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Moving our campus forward: An update on Project Orange

The next steps for returning to campus in light of the COVID-19 pandemic.

Dear Colleagues,

As we end spring semester, we want to offer our deepest gratitude for all you have done to adapt to the many challenges we experienced due to the coronavirus pandemic. Throughout the past weeks, your resiliency, creativity and commitment to the University of Utah have been on full display as you moved courses online while also supporting our students and each other in so many ways. Our health care providers and researchers have brought their full expertise to bear on this challenge, in both caring for patients and finding ways to prevent and treat COVID-19. We are humbled by their dedication and professionalism. We also are appreciative of the steps you’ve taken to responsibly manage our financial resources, including enacting a hiring freeze, deferring expenses, and delaying university travel, among other actions. Again, thank you.

We are working closely with the state and the Utah System of Higher Education (USHE)—and following CDC and other federal directives—as we determine next steps for our campus. Senior Vice President Mike Good is a member of the state’s Public Health and Economic Emergency Commission, which means we both have significant input and a medical professional’s guidance informing our state decision process. In addition, we have several representatives—including Lori McDonald, Cathy Anderson, Jason Perry, Martha Bradley-Evans, Wendy Hobson-Rohrer, Brian Watts, Kyle Brennan, Diane Pataki and Marlon Lynch—working with the governor’s team and USHE colleagues to outline high-level guidance on how institutions of higher education can safely provide education, conduct research and engage with communities in the months ahead. We will keep you informed as these groups continue their work.

Our current expectation, and preparation at this time, is that our campus activities—education, research and community engagement—will be operational in fall 2020, likely with some modifications based on public health guidance and our own planning process. We are currently developing several scenarios to ensure the health and safety of our students, faculty and staff, using the work of the groups highlighted. We believe that by mid-June we will have adequate data and information to provide additional guidance for fall 2020 activities necessary to maintain public health and safety.

A campus-wide working group, led by Chief Human Resource Officer Jeff Herring, is developing guidelines for reopening our campus in a safe and orderly manner. The working group, called Project Orange, is following a widely recognized color-coded—red, orange, yellow, green—phased scheme for the resumption of operations. In this scheme, red indicates that the incidence of COVID-19 in our state requires us to suspend most daily operations and shelter in place, which is our current state.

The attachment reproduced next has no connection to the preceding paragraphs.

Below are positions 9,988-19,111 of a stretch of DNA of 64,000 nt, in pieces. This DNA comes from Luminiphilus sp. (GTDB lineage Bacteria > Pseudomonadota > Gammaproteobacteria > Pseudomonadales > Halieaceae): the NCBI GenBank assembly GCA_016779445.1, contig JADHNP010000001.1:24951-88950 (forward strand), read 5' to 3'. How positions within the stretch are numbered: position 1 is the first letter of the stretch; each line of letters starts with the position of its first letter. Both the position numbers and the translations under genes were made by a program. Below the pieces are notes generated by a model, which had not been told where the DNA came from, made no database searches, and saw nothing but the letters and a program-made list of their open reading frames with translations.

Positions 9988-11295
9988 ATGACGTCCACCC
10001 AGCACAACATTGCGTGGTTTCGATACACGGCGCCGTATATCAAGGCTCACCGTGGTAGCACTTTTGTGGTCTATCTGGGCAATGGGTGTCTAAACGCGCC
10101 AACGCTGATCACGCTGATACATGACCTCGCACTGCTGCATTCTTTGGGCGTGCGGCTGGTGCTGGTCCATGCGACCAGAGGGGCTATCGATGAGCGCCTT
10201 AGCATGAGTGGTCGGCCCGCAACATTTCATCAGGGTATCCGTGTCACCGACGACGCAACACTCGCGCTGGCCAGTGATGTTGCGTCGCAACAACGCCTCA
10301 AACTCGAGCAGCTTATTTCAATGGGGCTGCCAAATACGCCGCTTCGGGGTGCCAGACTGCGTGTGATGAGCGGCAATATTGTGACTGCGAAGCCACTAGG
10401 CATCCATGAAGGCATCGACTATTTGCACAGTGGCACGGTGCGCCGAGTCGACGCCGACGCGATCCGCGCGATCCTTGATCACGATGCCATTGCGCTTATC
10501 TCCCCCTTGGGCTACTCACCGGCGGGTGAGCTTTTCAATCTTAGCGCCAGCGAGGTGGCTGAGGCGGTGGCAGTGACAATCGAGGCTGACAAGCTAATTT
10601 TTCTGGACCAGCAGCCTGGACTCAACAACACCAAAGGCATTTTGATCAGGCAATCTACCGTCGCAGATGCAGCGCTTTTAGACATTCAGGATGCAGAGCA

As rates decline, we would move to orange, followed by a move to the yellow phase with fewer restrictions, where we would hopefully remain until a vaccine or treatment is found, and a final return to normal operations—the green phase. The immediate task of the working group is to develop a plan for operations in the orange phase, which will entail some resumption of business with modifications designed to protect health and safety. We anticipate moving to the orange phase on May 11, which will give campus entities time to review the guidelines and prepare for this next phase. It will begin primarily with research activities, followed by an assessment of public health data before extending significant “return to campus” authorization in other areas of university operations. Please note that in the orange phase, expected to extend into the summer, telecommuting will continue for most of our employees and our students will not be on campus. Once finalized, the Project Orange guidelines will be published at

In addition, Senior Vice President Dan Reed is leading a group planning the details of safe and effective in-person instructional delivery for the fall, working in concert with Project Orange. As part of this, we are drawing lessons from our spring online experience to enhance our summer programs and aid in planning.

This continues to be a very dynamic situation and we will do our best to keep you informed as new developments occur and as we make decisions that affect you.

Under the leadership of Chief Financial Officer Cathy Anderson, we are closely monitoring the financial impact on the university, which is significant. We are fortunate to have a long history of sound financial management and great partnerships with our campus units and our state leadership. We will continue to work together to ensure the long-term vibrancy of the U, recognizing that short-term operational and financial adjustments will be needed.

Protecting our employees, our students and our community partners during this tumultuous time has been and always will be our top priority. We appreciate what you are doing to conserve resources and reduce travel, hiring, and nonessential expenditures. Together, we will manage the current financial issues. We will draw on the One U creativity, innovation and entrepreneurial ethic that has always been the foundation of the University of Utah to navigate the period ahead.


Ruth Watkins

Mike Good
Senior Vice President for Health Sciences

Dan Reed
Senior Vice President for Academic Affairs